JetBlue flight makes emergency landing after bird strike

Posted at 7:04 AM, May 24, 2018
and last updated 2018-05-25 10:52:18-04

A JetBlue flight that took off from Buffalo, Thursday morning, had to make an emergency return to the airport after a bird strike.

JetBlue flight 2216 was en route to Boston. It left the airport about 6:00 a.m. and was scheduled to land at 7:20 a.m.

The crew reported a bird strike ten minutes into the flight.

The plane landed safely at the Buffalo Niagara International Airport about 6:15 a.m.

It does not appear anyone was hurt.

Jess Murszewski tells 7 Eyewitness News she was on the flight, sitting on the side of the engine that was damaged. Below is her full account of what happened.

"Roughly 10 minutes into the flight there was a loud engine noise coming from the pilot’s side of the plane, the side which I was seated on. The plane was vibrating a bit. Us passengers all looked at each other wondering what was going on. I noticed the engines slowed in acceleration and the altitude climb of a normal takeoff slowed.

"The captain informed us that it was a potential bird strike and that we were turning back around to Buffalo. Us passengers all looked at each other a bit shocked because there wasn't turbulence or visible sign (feathers or smoke) that something happened concerning that engine.

"There was a smooth landing. We were met with emergency vehicles taxing down the runway with us. At the gate we were told to stay seated while they did an inspection to determine what definitively caused the issue. After roughly 10 minutes they stated it was in fact a seagull that hit the engine and there was a crack in the engine blade and we would need to get off the plane so they could perform repairs."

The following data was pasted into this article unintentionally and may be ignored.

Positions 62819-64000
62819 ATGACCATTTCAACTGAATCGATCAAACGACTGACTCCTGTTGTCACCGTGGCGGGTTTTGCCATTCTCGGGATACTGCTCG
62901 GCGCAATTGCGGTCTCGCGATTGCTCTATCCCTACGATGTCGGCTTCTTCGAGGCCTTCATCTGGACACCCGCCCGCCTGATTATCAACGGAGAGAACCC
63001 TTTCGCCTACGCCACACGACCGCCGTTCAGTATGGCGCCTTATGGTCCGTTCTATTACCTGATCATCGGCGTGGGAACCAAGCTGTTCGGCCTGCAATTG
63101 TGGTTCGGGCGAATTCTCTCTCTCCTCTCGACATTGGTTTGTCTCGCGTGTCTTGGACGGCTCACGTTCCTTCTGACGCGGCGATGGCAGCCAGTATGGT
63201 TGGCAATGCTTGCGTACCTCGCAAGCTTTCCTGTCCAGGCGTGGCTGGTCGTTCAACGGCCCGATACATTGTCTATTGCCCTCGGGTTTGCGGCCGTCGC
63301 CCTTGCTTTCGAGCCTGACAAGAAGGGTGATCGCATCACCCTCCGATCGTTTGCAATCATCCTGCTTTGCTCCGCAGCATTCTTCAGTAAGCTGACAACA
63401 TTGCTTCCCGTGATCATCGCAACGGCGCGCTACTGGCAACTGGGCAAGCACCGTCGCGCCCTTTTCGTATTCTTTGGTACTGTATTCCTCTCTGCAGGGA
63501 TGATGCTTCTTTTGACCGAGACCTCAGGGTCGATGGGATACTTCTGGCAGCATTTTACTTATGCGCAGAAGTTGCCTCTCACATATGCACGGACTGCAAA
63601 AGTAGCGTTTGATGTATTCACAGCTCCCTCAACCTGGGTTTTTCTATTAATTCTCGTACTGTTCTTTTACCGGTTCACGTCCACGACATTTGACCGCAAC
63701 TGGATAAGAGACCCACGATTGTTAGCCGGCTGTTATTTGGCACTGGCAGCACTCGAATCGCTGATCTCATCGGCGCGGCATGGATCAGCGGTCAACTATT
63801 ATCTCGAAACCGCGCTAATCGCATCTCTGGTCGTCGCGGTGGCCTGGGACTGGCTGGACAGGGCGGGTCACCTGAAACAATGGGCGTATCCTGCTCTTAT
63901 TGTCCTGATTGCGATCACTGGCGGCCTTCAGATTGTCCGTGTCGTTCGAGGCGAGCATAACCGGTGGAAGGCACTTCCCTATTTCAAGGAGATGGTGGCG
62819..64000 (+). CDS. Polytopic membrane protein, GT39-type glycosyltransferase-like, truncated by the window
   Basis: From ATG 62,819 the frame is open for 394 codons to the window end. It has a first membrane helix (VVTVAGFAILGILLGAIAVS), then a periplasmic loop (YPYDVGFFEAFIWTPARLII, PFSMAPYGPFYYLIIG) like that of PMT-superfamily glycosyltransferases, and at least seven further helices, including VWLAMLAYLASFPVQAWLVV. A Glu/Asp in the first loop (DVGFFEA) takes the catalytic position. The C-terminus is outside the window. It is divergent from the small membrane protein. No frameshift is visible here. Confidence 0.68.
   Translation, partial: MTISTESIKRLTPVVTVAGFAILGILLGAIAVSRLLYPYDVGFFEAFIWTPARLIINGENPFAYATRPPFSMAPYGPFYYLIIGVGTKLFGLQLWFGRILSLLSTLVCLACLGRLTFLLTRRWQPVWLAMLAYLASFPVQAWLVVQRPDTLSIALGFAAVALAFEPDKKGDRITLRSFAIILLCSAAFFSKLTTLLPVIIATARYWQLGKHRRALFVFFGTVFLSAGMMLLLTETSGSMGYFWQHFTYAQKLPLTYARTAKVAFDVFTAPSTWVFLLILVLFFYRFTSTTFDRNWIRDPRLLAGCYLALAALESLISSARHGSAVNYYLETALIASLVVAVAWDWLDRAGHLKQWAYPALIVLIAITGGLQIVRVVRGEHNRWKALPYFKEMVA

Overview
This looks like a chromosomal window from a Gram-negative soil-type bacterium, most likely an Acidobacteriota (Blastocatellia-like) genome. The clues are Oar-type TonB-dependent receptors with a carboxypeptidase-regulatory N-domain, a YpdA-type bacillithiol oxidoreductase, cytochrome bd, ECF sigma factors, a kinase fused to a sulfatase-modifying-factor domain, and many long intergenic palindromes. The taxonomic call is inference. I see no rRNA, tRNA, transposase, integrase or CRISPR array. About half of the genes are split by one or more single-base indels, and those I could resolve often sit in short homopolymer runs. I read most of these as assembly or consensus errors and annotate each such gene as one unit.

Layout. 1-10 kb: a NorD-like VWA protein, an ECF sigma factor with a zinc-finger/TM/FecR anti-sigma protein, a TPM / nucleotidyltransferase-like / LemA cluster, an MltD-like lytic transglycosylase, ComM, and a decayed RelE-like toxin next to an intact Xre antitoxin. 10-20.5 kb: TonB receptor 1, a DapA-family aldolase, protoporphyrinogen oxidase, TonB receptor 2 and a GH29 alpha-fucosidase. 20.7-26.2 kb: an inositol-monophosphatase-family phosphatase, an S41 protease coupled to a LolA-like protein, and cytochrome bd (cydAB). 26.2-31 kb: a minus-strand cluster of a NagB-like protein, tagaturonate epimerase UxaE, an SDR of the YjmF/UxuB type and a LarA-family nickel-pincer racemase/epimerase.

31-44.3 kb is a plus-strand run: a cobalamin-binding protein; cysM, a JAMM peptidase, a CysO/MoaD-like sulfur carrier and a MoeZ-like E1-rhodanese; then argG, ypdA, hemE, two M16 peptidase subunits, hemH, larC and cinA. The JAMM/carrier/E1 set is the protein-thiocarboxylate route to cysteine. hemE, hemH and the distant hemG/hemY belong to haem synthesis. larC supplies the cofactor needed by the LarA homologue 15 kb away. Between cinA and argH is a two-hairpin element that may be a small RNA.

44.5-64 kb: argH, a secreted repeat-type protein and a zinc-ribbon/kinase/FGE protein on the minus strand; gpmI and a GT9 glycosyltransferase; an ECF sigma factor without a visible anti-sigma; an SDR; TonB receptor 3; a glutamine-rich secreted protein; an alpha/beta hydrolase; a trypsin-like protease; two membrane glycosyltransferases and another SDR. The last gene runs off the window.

At the Buffalo Niagara International Airport, wildlife patrol uses a starter pistol with special rounds that shoot up in the air and emit loud noises to scare birds away from the runway between flights. 

"We call them bangers and screamers," Air Field Superintendent Joe Guarino said. "We're in constant contact with the tower so they'll let us know the location, where they are, and what location the birds are flying to and from."

Guarino says major airfields use dogs and even falconry to deter birds. Employees at Mercy Flight and people who work around the runway say they can hear the starter pistols going off constantly during the day.

"We do a great job here," Guarino said. "It's very safe. That was an anomaly today, and for the most part we're on top of everything."

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